D2C brands are killing it.
If you’re reading this, I assume you already know what a D2C business is. Or you have heard about the term and are trying to understand how it works. So, before we even begin, I’d like to tell you what a DTC brand is.
What is a direct-to-consumer brand?
A direct-to-consumer (D2C or DTC) brand is a company that create, advertise, sell, and ship their products themselves, without the use of middlemen.
How’s a D2C business different from a regular consumer brand?
A D2C business makes and transports its goods directly to customers. No distributors, no other retailers–they ship their product directly to the customer.
To get more sales, a D2C brand also leverages marketplaces (think Amazon, Nykaa, Myntra, Flipkart, etc) to reach more customers. The sales process is low in complexity, less reliant on third-parties, more focused on direct marketing, and more tailored to the final consumer.
But if I have to summarize everything in a sentence, here’s what it will look like:
D2C companies manage and own the entire customer experience from beginning to end.
It sounds simple and that’s what makes all the difference.
What marketing strategies does the D2C business model employ?
Manufacturers who go direct-to-consumer have the freedom to advertise their own products (and overall brand) as they see fit — or, rather, as they know would most effectively engage their target audience.
To break it down, even more, D2C businesses have complete control over:
- How they establish ties with their clients.
- What their actual consumers are like.
- And how they provide value to this end-user customer.
One of the main reasons for going D2C in the first place, as we mentioned before, is that traditional retail is failing the modern client. So, it wouldn’t make sense for the D2C business model to simply recreate the same old client experience from the past, would it?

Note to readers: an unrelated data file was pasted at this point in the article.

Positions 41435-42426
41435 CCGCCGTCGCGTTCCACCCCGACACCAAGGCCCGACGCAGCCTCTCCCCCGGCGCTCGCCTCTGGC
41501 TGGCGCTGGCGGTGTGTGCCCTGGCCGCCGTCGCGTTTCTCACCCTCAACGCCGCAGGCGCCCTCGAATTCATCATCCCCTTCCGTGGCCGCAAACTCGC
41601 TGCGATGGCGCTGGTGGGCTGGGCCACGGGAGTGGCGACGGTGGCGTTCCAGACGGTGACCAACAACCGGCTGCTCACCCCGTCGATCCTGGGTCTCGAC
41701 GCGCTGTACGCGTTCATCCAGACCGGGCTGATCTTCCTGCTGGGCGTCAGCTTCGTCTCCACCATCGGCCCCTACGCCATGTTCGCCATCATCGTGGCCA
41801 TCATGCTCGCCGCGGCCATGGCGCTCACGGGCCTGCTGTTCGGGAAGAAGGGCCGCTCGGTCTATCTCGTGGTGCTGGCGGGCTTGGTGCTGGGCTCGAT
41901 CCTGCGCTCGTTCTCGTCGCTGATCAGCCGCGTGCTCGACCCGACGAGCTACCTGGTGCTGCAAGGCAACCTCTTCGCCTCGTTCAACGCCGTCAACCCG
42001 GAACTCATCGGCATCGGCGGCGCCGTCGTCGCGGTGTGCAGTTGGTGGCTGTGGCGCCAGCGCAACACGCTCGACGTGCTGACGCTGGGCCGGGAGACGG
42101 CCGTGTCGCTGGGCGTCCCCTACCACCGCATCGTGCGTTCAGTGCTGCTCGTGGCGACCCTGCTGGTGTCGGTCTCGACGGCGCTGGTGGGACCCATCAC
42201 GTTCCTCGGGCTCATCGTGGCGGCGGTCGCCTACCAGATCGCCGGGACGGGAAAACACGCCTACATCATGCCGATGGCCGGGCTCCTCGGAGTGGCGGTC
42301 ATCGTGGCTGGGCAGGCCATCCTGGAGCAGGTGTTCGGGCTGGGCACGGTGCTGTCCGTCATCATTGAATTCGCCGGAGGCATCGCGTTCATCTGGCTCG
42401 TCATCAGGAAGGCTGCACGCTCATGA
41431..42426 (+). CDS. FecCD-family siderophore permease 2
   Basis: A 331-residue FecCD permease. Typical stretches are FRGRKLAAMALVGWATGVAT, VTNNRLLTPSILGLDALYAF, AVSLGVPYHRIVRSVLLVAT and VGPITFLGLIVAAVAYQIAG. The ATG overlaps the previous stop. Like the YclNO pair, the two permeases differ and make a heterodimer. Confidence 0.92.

On the contrary, you’ll want to try something new with your marketing strategy and the channels via which you apply them.
Going D2C can help you become more connected and involved with your end-users than ever before, whether that means offering them high-quality, interesting content, giving them more personalized services, or something else.
How can you deliver an end-to-end customer experience while creating a DTC brand?
In addition to customer acquisition, excellent customer relationships must be maintained throughout the customer journey, including after-sales. Conceivably, that’s a well-established rule of the D2C business model.
When Bonobos creator Andy Dunn observed the rise of Zappos, he understood that it had less to do with the items they sold and more to do with providing excellent service.
Bonobos created a culture of super-responsive customer service. They reflect some astounding numbers:
- Respond to 90% of customer queries within 30 minutes.
- The success percentage of “excellent” email ratings is 90%.
- The average email response time is less than 24 hours.
This D2C business model brought a 53.5% increase in direct traffic for Bonobos, which is the highest in the industry, and bagged the Multichannel Merchant’s Customer Experience Leader award for the company in 2015 and 2016.
Numbers that a D2C business must be aware of
As a business entrepreneur, you have a big list of things to accomplish.
You’re a busy individual who’s running advertisements, producing copy, optimizing keywords, managing writers, planning events, and forming partnerships. Most important of them is tracking your KPIs. Whatever industry you might be dealing with, you need to incorporate the following key business metrics in you D2C business model:
- Cost per acquisition
- Average Order Value
- The lifetime value of customer
- Referral purchases
- Brand mentions & brand searches
1. Cost per acquisition